Medical information that’s important for the study, such as test results, is usually put on special forms and into computer databases. This is then given to the people who will analyze the study results. Your information is assigned a number or code – your name isn’t on the forms or in the study database. Sometimes, members from the research team or from the Food and Drug Administration might need to look at your medical records to be sure the information they were given is correct. But your personal information isn’t given to them and is never used in any published study results.

Questions to ask before joining a clinical trial

Each clinical trial is unique, with its own possible benefits and risks. Before you decide to take part in one, you may want answers to these questions. Some people take notes, record discussions, or bring a friend with them to help recall the answers and think of other questions:

  • Why is this study being done?
  • What’s likely to happen if I decide to take part or decide not to take part in the study?
  • Will the researchers work with my cancer doctor? Who will be in charge of my care?
  • Who will I contact if I have problems, questions, or concerns?
  • What are my other options (standard treatments, other studies)? What are their pros and cons?
  • How much experience do you have with this particular treatment? With clinical trials in general?
  • What were the results in earlier studies of this treatment? How likely are they to apply to me?
  • What kinds of treatments and tests would I need to have in this study? How often are they done?
  • Will this require extra time or travel on my part?
  • How could the study treatment affect my daily life?
  • What side effects might I expect from the study treatment? Are there other risks? (Keep in mind that there can also be side effects from standard treatments and from the disease itself.)
  • How will we know if the treatment is working?
  • Will I have to be in the hospital for any parts of the study? If so, how often, for how long, and who will pay for it?
  • Will I still be seeing my regular cancer doctor? Who will be in charge of my care during the study?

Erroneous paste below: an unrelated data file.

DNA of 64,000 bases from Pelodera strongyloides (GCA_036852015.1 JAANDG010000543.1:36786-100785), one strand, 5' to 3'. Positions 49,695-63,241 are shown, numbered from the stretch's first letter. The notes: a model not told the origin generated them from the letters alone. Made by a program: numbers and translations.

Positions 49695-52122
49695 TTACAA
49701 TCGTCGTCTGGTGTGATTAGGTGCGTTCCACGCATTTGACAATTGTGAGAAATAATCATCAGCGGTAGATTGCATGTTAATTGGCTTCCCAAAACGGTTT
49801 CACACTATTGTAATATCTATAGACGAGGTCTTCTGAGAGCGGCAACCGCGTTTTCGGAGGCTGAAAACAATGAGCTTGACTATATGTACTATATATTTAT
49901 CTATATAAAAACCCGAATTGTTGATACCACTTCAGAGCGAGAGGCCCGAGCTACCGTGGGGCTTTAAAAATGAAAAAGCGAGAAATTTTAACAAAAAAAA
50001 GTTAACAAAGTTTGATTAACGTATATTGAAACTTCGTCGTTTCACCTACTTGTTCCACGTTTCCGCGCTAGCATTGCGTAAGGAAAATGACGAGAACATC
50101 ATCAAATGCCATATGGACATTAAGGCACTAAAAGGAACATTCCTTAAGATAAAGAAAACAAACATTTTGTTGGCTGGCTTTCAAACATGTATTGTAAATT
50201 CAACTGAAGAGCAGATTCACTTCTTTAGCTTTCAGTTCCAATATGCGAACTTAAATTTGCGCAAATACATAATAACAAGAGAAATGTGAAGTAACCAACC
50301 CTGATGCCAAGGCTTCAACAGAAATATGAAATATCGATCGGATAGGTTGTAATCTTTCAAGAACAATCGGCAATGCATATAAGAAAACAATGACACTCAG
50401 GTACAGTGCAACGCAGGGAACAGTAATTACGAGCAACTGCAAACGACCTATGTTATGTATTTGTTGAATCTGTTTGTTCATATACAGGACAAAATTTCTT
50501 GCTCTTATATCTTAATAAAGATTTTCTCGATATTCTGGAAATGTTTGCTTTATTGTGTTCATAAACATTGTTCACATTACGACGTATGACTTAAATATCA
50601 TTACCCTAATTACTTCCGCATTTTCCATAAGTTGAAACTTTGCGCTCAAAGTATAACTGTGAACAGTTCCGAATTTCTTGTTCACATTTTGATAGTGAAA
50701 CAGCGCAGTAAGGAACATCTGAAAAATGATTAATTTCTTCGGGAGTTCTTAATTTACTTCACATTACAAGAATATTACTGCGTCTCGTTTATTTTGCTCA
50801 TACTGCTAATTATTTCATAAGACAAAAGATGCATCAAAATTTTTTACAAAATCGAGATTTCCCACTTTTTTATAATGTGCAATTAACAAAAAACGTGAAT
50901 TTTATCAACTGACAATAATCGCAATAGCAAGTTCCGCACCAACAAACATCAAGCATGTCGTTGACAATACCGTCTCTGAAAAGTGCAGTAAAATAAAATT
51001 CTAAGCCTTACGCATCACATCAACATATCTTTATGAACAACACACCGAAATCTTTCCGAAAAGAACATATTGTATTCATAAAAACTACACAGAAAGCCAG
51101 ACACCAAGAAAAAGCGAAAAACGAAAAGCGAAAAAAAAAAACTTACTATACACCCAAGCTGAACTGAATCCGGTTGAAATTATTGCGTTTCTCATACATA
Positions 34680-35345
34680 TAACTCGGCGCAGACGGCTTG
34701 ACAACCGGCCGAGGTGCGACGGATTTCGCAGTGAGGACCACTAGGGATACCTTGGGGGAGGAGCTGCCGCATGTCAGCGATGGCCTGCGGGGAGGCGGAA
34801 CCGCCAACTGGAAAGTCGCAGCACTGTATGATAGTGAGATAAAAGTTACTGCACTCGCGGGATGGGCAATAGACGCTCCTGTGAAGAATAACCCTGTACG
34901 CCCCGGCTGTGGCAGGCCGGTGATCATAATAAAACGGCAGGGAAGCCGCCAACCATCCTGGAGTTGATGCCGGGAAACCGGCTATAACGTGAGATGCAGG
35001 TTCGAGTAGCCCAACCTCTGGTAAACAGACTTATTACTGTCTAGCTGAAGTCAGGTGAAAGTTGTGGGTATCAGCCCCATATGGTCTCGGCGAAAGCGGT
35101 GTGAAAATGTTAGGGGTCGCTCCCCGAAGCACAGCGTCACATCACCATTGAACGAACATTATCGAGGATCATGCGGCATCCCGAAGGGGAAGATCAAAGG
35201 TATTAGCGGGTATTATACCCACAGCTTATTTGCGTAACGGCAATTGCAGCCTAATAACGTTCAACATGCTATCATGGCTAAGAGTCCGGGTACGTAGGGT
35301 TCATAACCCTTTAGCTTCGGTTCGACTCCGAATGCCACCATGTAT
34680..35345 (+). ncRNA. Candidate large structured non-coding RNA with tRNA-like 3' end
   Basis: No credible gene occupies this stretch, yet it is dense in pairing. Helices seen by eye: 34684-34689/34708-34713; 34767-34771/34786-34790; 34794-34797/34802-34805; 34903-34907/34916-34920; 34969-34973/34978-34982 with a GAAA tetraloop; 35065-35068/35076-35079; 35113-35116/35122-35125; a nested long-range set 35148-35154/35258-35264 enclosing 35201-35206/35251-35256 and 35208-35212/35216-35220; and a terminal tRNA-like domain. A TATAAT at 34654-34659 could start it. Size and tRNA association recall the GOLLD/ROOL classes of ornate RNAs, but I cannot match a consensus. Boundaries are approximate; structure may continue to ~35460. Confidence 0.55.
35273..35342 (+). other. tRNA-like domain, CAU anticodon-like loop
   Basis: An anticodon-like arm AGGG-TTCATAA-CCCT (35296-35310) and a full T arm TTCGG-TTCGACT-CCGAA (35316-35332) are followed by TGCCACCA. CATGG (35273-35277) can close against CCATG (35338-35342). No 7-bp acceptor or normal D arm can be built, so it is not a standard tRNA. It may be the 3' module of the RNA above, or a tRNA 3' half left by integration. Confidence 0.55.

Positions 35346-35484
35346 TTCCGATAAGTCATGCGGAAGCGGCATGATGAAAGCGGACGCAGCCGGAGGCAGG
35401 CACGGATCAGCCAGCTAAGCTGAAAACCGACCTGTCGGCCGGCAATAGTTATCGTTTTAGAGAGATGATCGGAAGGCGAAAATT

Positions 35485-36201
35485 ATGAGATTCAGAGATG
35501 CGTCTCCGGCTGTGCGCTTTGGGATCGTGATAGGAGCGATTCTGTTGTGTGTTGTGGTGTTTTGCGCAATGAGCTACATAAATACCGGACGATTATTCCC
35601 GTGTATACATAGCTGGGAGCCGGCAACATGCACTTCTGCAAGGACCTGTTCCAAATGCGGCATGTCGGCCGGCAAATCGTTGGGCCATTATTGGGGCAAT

• Will I have to pay for anything? Will any of the treatment be free? Will my insurance cover the treatment?
  • If I am harmed as a result of the research, what treatment will I be entitled to?
  • How long will I be in the study? How long will the study last?
  • Are there reasons I would be removed from the study? Are there reasons the study might be stopped early?
  • Is long-term follow-up care part of the study? What would it involve?
  • If the treatment is working for me, can I keep getting it even after the study ends?
  • Can I talk to other patients already taking part in the study?
  • Will I be able to find out about the results of the study?
  • How long do I have to make this decision?

You might find it helpful to include trusted friends and family members in your decision making process. They might ask questions you hadn’t thought of and can help you make sure that you’re making a decision that’s right for you. Also, getting a second opinion from a doctor who’s not part of the study may help you decide if a certain study is the best one for you.

References

Center for Information and Study on Clinical Research Participation. 2015 Perceptions & Insights Study: Report on Public Perceptions. Accessed at www.ciscrp.org/download/2015-perceptions-insights-study-public-perceptions/?wpdmdl=5740 on May 5, 2016.

Centers for Medicare & Medicaid Services. Clinical research studies. Accessed at www.medicare.gov/coverage/clinical-research-studies.html on May 4, 2016.

Centers for Medicare & Medicaid Services. Should you join a clinical research study? Accessed at www.medicare.gov/what-medicare-covers/part-b/clinical-research-studies.html on May 4, 2016.

Getz K, Borfitz D. Informed Consent: The Consumer’s Guide to the Risks and Benefits of Volunteering for Clinical Trials. Boston, Mass: CenterWatch; 2002.

National Cancer Institute. Patient Safety in Clinical Trials. Accessed at www.cancer.gov/clinicaltrials/learningabout/patientsafety on May 2, 2016.

National Cancer Institute. Questions to Ask Your Doctor about Treatment Clinical Trials. Accessed at www.cancer.gov/about-cancer/treatment/clinical-trials/questions on May 4, 2016.

Stryker JE, Wray RJ, Emmons KM, Winer E, Demetri G. Understanding the decisions of cancer clinical trial participants to enter research studies: factors associated with informed consent, patient satisfaction, and decisional regret. Patient Educ Couns. 2006;63(1-2):104-109.


Last Medical Review: 05/03/2016
Last Revised: 05/03/2016